The government’s inadequate salaries for teachers is contrasted with other parts of the world, such as Finland, where teachers are well-paid and rated highly. Teacher welfare is very important in these countries, and they earn a salary very close to the national average level. It is possible that in Sierra Leone, because of poor financial security, teachers are no longer committed to their duties.
There is also an evident neglect of general conditions in public secondary schools in Sierra Leone, which has caused both teaching and learning to decline considerably in quality. This has left teachers with no alternative than to work in poor conditions, which have an adverse effect on students’ academic performance. Asking pupils in schools today about their future job aspirations, it seems that nobody wants to be a teacher anymore. Newly qualified teachers are frustrated because they do not find paid employment, while older ones are leaving the field. The result is a lack of commitment and professional ineffectiveness.
The attitudes of pupils and parents
Another reason of failure in the WASSEC exams can be attributed to some candidates’ lack of knowledge of common pitfalls, coupled with inadequate coverage of the syllabus and non-familiarity with the exam format.
Specifically, a major issue is the lack of candidates’ strong reading skills, with an absence of interest potentially overpowered by attention to social media platforms such as WhatsApp and Facebook during and after school. There is also low retention, and association with the wrong peers. Most pupils do not engage in extra work or classes in their subject areas which may complement their normal schoolwork.
Parents also play important roles in the education of their children, with high expectations. Apart from paying school fees and other levies, they buy textbooks, uniforms and other materials required by their children and wards. Additionally, they are expected to supervise the academic work of their children and give them good moral training. They are also expected to visit schools from time to time with a view to taking corrective measures when necessary. However, the failure of parents to play these roles could negatively affect the academic performance of the students.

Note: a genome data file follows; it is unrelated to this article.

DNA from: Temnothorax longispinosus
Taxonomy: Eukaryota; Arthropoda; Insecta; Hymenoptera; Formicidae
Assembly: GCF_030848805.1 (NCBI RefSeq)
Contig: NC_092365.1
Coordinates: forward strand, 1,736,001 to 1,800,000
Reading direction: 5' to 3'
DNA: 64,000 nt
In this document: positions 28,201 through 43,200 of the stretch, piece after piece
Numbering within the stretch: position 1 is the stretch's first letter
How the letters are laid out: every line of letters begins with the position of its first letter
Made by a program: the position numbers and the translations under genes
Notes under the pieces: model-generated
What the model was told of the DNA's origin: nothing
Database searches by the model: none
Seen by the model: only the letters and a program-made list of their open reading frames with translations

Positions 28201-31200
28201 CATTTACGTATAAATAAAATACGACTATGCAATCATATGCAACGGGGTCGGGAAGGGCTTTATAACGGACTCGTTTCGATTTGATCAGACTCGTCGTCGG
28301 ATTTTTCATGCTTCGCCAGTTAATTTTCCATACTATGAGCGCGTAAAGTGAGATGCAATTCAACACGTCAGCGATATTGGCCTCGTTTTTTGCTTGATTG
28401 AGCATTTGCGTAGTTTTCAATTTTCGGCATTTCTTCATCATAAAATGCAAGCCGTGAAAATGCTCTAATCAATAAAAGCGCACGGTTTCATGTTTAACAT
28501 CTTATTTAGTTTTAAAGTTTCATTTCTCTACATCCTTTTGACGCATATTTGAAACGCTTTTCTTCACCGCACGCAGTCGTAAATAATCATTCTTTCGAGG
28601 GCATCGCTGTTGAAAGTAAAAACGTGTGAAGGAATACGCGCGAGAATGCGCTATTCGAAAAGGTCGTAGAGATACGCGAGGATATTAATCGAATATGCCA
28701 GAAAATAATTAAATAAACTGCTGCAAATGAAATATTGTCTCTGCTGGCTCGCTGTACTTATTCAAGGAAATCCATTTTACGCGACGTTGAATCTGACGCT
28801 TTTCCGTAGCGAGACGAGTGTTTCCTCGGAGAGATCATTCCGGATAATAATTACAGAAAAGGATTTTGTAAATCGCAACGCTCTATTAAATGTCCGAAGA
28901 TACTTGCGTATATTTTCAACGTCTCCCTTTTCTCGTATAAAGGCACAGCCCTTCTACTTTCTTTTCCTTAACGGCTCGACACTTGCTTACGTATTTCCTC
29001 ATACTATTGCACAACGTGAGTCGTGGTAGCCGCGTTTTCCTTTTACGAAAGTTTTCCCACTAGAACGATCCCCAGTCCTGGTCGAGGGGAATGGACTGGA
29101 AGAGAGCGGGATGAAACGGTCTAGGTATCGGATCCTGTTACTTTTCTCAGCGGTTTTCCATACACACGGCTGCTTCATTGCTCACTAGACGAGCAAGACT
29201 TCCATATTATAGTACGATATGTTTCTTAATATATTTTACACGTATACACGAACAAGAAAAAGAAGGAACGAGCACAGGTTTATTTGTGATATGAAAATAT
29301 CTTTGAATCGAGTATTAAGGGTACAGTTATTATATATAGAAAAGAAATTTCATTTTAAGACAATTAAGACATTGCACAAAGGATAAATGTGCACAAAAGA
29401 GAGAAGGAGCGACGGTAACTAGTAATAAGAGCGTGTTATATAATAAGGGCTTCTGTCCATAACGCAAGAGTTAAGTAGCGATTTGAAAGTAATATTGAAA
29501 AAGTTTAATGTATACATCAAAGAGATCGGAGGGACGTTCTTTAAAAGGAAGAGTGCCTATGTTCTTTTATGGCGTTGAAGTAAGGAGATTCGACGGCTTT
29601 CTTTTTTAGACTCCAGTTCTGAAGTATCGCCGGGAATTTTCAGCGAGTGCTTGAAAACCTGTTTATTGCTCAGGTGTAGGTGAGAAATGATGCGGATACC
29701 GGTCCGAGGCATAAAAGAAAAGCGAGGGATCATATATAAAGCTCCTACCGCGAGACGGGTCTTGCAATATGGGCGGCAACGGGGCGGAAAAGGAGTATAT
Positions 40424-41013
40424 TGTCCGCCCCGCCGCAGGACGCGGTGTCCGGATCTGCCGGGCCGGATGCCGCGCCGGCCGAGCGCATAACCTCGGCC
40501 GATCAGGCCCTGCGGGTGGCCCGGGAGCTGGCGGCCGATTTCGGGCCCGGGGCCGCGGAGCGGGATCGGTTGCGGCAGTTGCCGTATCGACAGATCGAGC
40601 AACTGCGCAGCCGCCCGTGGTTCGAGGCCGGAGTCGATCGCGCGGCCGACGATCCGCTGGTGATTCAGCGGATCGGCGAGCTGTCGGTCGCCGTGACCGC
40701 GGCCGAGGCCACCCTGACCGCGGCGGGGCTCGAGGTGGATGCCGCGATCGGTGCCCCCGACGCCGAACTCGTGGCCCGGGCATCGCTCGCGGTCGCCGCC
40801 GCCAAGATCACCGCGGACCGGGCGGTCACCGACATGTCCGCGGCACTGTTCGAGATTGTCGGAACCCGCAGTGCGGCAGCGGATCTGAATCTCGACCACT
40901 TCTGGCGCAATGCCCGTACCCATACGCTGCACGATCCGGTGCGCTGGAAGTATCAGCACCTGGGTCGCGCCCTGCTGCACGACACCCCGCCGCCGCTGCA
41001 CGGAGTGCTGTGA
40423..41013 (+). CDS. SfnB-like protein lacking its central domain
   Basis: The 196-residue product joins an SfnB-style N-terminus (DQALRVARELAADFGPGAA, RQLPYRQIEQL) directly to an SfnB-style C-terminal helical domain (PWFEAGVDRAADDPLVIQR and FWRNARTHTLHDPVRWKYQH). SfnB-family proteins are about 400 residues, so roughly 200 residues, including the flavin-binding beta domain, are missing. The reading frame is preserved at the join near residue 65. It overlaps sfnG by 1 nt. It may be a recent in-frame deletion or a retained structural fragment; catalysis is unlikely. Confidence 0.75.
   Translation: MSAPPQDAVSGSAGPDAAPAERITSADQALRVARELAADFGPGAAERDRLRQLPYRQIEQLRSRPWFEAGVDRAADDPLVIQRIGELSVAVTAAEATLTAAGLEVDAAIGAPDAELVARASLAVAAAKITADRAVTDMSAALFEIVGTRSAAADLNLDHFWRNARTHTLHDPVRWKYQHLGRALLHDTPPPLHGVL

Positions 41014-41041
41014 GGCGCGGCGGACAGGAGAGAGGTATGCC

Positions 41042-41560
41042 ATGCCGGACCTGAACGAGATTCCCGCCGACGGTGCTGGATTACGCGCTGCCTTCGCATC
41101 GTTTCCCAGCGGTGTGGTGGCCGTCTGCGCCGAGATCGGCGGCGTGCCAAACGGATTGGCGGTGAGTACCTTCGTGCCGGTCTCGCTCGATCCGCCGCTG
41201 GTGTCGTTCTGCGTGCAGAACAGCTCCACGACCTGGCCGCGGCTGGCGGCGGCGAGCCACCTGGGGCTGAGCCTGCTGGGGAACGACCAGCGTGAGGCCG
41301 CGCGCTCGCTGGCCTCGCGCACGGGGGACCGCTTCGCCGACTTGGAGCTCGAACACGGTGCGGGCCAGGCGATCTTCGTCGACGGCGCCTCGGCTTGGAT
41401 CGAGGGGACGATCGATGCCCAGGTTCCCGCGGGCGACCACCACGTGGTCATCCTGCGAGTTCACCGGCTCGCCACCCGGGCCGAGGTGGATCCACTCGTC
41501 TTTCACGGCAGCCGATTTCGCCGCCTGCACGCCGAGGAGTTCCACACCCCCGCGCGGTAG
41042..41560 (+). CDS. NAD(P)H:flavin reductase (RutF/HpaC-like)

In Sierra Leone, it is widely believed that students’ poor academic performance is caused by the parents. Some people believe that polygamous families pay less attention to certain children in their families, which can translate into poor academic performance. Some families also struggle to ensure a regular breakfast for their children and to pay for textbooks and other basic school needs. Moreover, there is often not enough interaction with children’s teachers and little involvement in the Parent-Teachers Association (PTA). However, other causes of the failure of students in WASSEC examinations could be traced back to parents’ lack of proper guidance and the insufficient provision of the necessary materials granted for their children to work in school and at home.
In sum, these factors might shed some light on the continuing failure in the WASSCE examination here in Sierra Leone, and why candidates from other member countries of WAEC record high successes in their examinations, while Sierra Leonean candidates cannot keep up. These questions are especially pressing when all countries have the same syllabus, and the same number of years spent in the Senior Secondary School level.